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We explore the origin of the foreign language effect on moral judgements by assessing whether language context alters the weight given to intentions and outcomes during moral judgement. Specifically, we investigated whether foreign language contexts, compared with native ones, may lead people to focus more on the outcomes of an action and less on the intentions behind it. We report two studies in which participants read scenarios in which the actor’s intentions and the resulting consequences wer...
6 CitationsSource
#1Albert Costa (UPF: Pompeu Fabra University)H-Index: 54
Last. Boaz Keysar (U of C: University of Chicago)H-Index: 42
view all 3 authors...
6 CitationsSource
#1Constantinos Hadjichristidis (University of Leeds)H-Index: 13
#2Janet Geipel (U of C: University of Chicago)H-Index: 7
Last. Boaz Keysar (U of C: University of Chicago)H-Index: 42
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Abstract As a result of globalization, millions of people operate in a language that they comprehend well but is not their native tongue. This paper focuses on how the nativeness of the language of a communication influences judgments and decisions. We review studies that compare decision making while people use a native language to when they use a nonnative language they understand well. The evidence shows that a nonnative language decreases the impact that emotions and socio-moral norms have o...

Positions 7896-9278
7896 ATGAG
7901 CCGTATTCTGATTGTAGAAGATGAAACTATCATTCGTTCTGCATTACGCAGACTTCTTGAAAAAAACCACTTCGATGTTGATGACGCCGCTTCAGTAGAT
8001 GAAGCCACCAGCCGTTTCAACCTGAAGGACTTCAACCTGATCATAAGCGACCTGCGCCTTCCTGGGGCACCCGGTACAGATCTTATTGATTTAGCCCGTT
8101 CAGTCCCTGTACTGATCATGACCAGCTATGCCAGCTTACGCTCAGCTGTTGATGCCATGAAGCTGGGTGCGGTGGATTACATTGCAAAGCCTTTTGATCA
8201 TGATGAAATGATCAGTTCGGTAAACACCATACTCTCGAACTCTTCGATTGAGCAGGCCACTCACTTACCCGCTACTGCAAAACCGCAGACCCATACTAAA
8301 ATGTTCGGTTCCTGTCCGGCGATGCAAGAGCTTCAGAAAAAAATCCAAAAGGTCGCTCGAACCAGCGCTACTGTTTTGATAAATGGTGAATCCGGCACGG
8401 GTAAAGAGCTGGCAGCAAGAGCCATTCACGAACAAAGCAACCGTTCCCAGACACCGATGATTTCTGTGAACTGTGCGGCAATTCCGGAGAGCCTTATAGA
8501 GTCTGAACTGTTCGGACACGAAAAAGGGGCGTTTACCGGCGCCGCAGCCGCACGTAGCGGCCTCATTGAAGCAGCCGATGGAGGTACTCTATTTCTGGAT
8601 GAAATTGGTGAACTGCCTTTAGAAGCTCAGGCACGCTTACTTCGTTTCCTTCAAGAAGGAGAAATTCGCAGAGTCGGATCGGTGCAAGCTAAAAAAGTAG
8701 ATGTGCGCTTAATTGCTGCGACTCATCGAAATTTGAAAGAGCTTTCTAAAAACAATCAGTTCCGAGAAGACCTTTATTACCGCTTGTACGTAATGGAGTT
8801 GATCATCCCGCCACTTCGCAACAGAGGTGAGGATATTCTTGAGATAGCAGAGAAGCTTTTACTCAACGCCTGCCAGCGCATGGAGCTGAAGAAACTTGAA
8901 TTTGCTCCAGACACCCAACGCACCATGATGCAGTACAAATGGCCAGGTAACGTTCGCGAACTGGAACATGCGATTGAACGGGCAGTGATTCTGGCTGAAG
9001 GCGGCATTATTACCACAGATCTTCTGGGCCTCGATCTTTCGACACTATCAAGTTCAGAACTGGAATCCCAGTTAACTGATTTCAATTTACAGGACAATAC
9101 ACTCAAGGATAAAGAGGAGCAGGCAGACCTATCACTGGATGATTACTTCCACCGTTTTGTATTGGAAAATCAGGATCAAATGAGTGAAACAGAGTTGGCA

3 CitationsSource
#1Shiri Lev-Ari (U of C: University of Chicago)H-Index: 10
#2Emily V. Ho (UCSD: University of California, San Diego)H-Index: 6
Last. Boaz Keysar (U of C: University of Chicago)H-Index: 42
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: Sociolinguistic research shows that listeners' expectations of speakers influence their interpretation of the speech, yet this is often ignored in cognitive models of language comprehension. Here, we focus on the case of interactions between native and non-native speakers. Previous literature shows that listeners process the language of non-native speakers in less detail, because they expect them to have lower linguistic competence. We show that processing the language of non-native speakers i...
7 CitationsSource
#1Sayuri Hayakawa (U of C: University of Chicago)H-Index: 9
#2Boaz Keysar (U of C: University of Chicago)H-Index: 42
Abstract Mental imagery plays a significant role in guiding how we feel, think, and even behave. These mental simulations are often guided by language, making it important to understand what aspects of language contribute to imagery vividness and consequently to the way we think. Here, we focus on the native-ness of language and present evidence that using a foreign language leads to less vivid mental imagery than using a native tongue. In Experiment 1, participants using a foreign language repo...
21 CitationsSource
#1Sayuri Hayakawa (U of C: University of Chicago)H-Index: 9
#2David Tannenbaum (UofU: University of Utah)H-Index: 13
Last. Boaz Keysar (U of C: University of Chicago)H-Index: 42
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Would you kill one person to save five? People are more willing to accept such utilitarian action when using a foreign language than when using their native language. In six experiments, we investigated why foreign-language use affects moral choice in this way. On the one hand, the difficulty of using a foreign language might slow people down and increase deliberation, amplifying utilitarian considerations of maximizing welfare. On the other hand, use of a foreign language might stunt emotional ...
60 CitationsSource